Vaccination is prevention: The HPV vaccine is effective against cancer

HPV Vaccination is Prevention

Each January, the United States observes Cervical Health Awareness Month. Cervical Health Awareness Month is important to the St. Jude HPV Cancer Prevention Program, as human papillomavirus (HPV) is the primary cause of cervical cancer.

Through HPV vaccination, cervical cancer screening and timely treatment of cervical pre-cancers, we have the power and potential to eliminate cervical cancer. HPV is a common virus linked to six types of cancer. These cancers can affect anyone. Eight out of 10 people will get HPV during their lifetime. Every year, about 36,000 Americans are found to have cancer caused by HPV.

HPV vaccination is cancer prevention. Ninety percent of HPV cancers can be prevented by HPV vaccination.

The HPV vaccine has a strong safety record that is backed by more than 16 years of sound science. The vaccine has been proven to reduce the number of HPV infections and prevent HPV cancers. Receiving the HPV vaccination at a younger age, before exposure to the virus, provides the greatest protection against HPV infection and associated risks. The vaccine is effective and provides lasting protection against HPV that is not shown to decrease over time.

The US Centers for Disease Control and Prevention (CDC) recommends giving the HPV vaccine to children at age 11–12 and as early as age 9 and through age 26. Adults ages 27–45 should talk to their doctors about possible benefits of HPV vaccination. Vaccination in adults offers less protection against HPV because most have likely been exposed to at least one strain of the virus.

In addition to HPV vaccination, cervical cancer can be prevented by detecting pre-cancerous changes to the cervix through a Pap smear, high-risk HPV testing or a combination of the two. The full cervical screening recommendation from the U.S. Preventive Services Task Force (USPSTF) is every three years with cervical cytology (Pap test) alone in women ages 21–29. For women ages 30–65, the USPSTF recommends screening every three years with cervical cytology (Pap test) alone, every five years with high-risk human papillomavirus (hrHPV) testing alone, or every five years with both a Pap test and high-risk HPV testing.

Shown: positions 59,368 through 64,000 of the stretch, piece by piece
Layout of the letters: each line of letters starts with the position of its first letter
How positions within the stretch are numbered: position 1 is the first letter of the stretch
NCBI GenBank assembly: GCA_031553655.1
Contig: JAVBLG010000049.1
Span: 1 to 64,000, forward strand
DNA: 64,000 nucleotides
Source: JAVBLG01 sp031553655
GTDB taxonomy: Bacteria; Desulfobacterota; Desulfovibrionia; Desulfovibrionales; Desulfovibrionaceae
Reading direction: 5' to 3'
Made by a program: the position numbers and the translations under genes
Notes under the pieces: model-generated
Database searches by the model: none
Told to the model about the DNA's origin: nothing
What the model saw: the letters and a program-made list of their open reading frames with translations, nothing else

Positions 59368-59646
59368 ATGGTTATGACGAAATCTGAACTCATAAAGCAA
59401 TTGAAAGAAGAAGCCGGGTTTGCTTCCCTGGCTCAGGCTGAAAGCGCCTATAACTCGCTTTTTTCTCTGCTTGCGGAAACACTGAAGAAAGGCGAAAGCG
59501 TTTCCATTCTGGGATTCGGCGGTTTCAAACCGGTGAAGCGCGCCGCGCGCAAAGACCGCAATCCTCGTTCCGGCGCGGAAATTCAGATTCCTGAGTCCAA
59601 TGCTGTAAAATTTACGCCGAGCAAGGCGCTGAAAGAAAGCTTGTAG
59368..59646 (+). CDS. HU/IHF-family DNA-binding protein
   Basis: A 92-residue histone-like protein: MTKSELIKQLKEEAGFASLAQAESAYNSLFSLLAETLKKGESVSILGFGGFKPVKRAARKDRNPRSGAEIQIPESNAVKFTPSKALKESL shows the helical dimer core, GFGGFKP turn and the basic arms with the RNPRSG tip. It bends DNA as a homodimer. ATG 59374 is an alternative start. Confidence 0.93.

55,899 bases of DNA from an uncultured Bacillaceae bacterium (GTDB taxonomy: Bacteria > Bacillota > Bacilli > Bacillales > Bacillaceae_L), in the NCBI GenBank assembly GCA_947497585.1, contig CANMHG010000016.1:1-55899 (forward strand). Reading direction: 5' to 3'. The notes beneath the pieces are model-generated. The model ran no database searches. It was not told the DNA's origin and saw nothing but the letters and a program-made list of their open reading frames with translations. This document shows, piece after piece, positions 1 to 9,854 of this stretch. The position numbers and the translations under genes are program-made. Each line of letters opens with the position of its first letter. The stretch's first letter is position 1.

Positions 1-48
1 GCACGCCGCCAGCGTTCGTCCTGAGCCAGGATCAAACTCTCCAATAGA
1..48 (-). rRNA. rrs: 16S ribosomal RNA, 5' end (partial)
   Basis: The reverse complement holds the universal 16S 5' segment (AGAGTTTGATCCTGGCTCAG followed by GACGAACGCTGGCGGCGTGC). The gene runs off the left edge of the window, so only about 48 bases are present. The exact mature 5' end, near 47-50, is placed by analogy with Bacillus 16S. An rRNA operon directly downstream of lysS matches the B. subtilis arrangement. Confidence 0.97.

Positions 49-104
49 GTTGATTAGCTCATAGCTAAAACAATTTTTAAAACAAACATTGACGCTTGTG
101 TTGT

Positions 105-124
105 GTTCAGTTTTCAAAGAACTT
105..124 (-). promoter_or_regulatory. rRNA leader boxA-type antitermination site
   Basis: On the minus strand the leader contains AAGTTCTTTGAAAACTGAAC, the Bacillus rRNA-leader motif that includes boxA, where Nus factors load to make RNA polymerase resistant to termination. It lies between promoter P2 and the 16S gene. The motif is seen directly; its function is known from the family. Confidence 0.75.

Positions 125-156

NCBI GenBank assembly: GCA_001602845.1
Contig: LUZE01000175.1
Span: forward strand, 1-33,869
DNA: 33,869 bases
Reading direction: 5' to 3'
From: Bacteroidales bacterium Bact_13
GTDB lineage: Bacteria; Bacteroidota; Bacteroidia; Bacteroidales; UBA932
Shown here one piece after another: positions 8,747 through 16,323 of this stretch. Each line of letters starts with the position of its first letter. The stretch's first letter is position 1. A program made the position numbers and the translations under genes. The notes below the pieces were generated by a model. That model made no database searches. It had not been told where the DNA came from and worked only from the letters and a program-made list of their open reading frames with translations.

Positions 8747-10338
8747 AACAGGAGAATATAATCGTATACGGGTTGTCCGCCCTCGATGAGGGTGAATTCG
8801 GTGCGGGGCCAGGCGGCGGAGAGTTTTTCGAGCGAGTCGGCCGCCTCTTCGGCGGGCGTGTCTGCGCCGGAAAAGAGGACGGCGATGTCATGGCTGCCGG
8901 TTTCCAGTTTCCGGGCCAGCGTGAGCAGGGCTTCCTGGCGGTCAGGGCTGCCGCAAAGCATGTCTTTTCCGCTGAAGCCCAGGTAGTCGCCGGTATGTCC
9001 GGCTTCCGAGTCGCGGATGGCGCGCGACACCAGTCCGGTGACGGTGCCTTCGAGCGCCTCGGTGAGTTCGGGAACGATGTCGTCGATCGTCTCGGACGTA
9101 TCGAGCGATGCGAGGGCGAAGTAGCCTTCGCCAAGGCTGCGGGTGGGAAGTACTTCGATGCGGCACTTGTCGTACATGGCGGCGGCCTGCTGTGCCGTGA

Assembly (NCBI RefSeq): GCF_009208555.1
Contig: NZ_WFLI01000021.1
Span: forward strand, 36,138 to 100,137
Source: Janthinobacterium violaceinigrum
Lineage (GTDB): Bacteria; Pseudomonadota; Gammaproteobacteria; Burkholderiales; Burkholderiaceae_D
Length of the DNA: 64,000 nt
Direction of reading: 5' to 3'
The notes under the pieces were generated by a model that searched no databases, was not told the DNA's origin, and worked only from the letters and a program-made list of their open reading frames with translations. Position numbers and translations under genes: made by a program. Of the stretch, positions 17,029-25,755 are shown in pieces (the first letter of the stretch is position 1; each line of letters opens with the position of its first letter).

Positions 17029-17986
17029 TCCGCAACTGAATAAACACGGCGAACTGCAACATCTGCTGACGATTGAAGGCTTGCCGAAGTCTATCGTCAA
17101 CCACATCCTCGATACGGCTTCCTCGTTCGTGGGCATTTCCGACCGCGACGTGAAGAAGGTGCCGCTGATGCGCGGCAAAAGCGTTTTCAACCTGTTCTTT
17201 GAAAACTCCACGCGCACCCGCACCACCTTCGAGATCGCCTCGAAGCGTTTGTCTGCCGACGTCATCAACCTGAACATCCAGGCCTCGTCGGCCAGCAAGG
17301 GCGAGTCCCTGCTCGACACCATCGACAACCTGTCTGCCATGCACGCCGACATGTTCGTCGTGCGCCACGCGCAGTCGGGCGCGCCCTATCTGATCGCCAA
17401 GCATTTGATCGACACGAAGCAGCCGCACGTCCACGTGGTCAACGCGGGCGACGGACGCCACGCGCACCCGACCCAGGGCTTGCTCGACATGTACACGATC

An important step in preventing cervical cancers and other HPV cancers is to get vaccinated and ensure your loved ones are vaccinated against HPV based on CDC recommendations. Regardless of HPV vaccination status, women should also follow cervical cancer screening recommendations.

This Cervical Health Awareness Month, you are invited to join the HPV Cancer Prevention Program and others in learning more about the importance of HPV vaccination as cancer prevention. To learn more, visit the St. Jude HPV Cancer Prevention Program webpage or email PREVENTHPV@stjude.org.

About the Author

Julia Neely

Julia Neely, MPH, is HPV Cancer Prevention Coordinator for the St. Jude HPV Cancer Prevention Program.